A proposed study of supervised injection on Boston's "Recovery Road"
Olsen, Andrew Edward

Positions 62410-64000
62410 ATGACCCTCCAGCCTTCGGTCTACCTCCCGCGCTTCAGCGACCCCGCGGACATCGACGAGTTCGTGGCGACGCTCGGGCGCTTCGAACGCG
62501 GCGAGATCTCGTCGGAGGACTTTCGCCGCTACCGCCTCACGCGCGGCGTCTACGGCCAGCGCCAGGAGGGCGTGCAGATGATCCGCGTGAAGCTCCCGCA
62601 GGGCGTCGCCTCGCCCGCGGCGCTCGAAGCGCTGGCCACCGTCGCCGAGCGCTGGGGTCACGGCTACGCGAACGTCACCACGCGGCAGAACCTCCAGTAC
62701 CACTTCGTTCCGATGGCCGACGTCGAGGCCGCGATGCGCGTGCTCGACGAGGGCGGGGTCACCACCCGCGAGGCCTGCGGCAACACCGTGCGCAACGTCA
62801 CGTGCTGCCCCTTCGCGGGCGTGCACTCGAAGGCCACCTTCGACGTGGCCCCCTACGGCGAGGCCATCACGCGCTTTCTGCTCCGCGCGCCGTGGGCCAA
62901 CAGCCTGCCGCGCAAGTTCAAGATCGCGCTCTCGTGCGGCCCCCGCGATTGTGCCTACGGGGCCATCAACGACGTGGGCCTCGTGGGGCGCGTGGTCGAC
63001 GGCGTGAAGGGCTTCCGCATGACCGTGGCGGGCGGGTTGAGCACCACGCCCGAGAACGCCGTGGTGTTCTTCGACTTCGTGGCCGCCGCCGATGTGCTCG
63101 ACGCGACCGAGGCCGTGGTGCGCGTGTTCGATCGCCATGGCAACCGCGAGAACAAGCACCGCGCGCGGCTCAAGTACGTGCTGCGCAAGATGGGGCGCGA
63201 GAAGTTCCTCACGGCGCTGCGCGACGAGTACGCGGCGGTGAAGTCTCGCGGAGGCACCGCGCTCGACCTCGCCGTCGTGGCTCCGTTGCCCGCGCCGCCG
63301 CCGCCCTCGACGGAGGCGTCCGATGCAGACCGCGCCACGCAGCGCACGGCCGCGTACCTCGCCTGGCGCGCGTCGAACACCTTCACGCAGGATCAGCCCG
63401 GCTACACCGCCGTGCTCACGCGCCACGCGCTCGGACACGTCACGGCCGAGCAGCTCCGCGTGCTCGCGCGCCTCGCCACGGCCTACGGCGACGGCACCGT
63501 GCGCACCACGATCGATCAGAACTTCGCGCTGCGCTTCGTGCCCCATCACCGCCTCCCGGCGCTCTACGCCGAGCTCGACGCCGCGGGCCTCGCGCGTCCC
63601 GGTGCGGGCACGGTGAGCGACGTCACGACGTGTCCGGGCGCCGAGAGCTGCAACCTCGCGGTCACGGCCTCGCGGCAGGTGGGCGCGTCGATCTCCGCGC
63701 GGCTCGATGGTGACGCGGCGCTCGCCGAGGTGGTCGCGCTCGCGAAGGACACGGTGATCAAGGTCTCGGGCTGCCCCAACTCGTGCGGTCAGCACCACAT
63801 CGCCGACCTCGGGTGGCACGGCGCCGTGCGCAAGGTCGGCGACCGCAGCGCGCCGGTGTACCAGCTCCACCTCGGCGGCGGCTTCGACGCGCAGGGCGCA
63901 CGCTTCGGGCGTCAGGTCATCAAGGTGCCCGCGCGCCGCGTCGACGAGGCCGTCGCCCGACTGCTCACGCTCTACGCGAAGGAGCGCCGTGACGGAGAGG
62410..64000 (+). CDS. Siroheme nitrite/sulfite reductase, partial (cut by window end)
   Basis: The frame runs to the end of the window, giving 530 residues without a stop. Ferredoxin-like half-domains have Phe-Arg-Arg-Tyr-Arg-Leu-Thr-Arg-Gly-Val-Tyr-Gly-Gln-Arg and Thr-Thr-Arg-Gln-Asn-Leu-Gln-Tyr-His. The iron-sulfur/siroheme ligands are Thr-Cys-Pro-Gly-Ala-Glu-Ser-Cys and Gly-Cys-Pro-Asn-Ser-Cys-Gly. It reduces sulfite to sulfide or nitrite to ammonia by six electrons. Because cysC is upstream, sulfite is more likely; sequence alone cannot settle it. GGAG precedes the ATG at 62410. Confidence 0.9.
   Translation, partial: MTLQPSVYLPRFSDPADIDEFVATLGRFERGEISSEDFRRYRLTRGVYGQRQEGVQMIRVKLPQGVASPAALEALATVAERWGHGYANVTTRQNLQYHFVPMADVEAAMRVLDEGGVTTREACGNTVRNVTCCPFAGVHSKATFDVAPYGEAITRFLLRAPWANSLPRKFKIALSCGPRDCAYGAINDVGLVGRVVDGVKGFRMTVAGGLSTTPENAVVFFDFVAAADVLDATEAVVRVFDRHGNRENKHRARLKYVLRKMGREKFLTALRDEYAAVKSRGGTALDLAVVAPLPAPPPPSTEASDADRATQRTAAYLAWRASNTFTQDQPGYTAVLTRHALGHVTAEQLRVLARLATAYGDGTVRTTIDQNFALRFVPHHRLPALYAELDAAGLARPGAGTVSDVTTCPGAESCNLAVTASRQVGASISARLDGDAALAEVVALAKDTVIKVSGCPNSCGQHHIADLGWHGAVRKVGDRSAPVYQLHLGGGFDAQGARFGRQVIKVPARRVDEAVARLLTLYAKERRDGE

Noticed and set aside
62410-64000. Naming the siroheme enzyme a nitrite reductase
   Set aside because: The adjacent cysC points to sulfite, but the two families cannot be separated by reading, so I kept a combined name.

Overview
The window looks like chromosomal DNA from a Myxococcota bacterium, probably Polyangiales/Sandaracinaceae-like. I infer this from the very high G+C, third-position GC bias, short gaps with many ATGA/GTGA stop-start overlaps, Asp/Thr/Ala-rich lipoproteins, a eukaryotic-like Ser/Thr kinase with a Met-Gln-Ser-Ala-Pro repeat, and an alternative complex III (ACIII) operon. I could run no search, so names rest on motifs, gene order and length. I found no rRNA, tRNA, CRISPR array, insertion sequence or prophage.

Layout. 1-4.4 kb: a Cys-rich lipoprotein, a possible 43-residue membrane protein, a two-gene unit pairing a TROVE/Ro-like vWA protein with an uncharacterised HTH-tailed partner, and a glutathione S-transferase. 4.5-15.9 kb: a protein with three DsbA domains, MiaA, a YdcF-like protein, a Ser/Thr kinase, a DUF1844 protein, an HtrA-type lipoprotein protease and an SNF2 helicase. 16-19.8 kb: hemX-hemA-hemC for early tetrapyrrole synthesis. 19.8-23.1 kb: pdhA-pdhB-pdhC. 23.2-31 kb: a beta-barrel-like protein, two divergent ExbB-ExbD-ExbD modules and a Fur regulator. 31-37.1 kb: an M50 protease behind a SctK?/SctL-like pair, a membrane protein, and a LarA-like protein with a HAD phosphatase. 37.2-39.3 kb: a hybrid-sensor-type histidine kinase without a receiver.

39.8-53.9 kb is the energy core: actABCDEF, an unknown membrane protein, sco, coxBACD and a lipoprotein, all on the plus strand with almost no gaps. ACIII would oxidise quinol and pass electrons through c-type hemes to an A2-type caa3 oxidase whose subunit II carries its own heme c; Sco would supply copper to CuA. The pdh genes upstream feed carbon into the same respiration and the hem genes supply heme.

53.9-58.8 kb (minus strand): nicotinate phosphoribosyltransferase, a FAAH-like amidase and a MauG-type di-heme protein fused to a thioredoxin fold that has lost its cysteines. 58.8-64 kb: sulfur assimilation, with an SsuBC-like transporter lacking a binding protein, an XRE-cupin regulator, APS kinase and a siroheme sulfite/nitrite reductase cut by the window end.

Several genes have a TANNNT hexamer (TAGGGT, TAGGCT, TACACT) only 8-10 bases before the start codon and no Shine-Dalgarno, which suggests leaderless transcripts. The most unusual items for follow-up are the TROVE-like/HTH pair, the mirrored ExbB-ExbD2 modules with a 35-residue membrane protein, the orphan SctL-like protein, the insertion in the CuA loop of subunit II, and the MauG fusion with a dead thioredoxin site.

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Supervised Injection Facilities (SIFs) for the medical supervision of illicit drug use exist in Europe, Canada, and Australia to reduce infectious disease transmission, overdose deaths, and other harms of drug use. They have been shown to reduce rates of needle sharing by 69% and local overdose mortality by 35% without increasing rates of drug use or related crime. In light of increasing rates of illicit opioid use and overdose death in Massachusetts, the Massachusetts Medical Society recently endorsed opening a SIF in Boston. This thesis proposes a study of the Boston SIF with the hypothesis that higher SIF utilization will be associated with decreased incidence of fatal overdose, HIV seroconversion, and HCV seroconversion during the study period. I propose evaluating this hypothesis prospectively by following clients of the SIF at 6 month intervals and comparing the rates of overdose death and HIV or HCV seroconversion among frequent and infrequent clients of the SIF. Based on data reported from previous SIFs and projections of the population of people who inject drugs (PWID) in Boston, a study with this design should detect a significant difference in these three primary endpoints between people using the SIF frequently and those using it infrequently within five years. A positive finding would confirm the efficacy of SIFs in harm reduction and secondary prevention for Opioid Use Disorder (OUD), potentially leading to broader adoption in other hotspots of opioid use in the United States.
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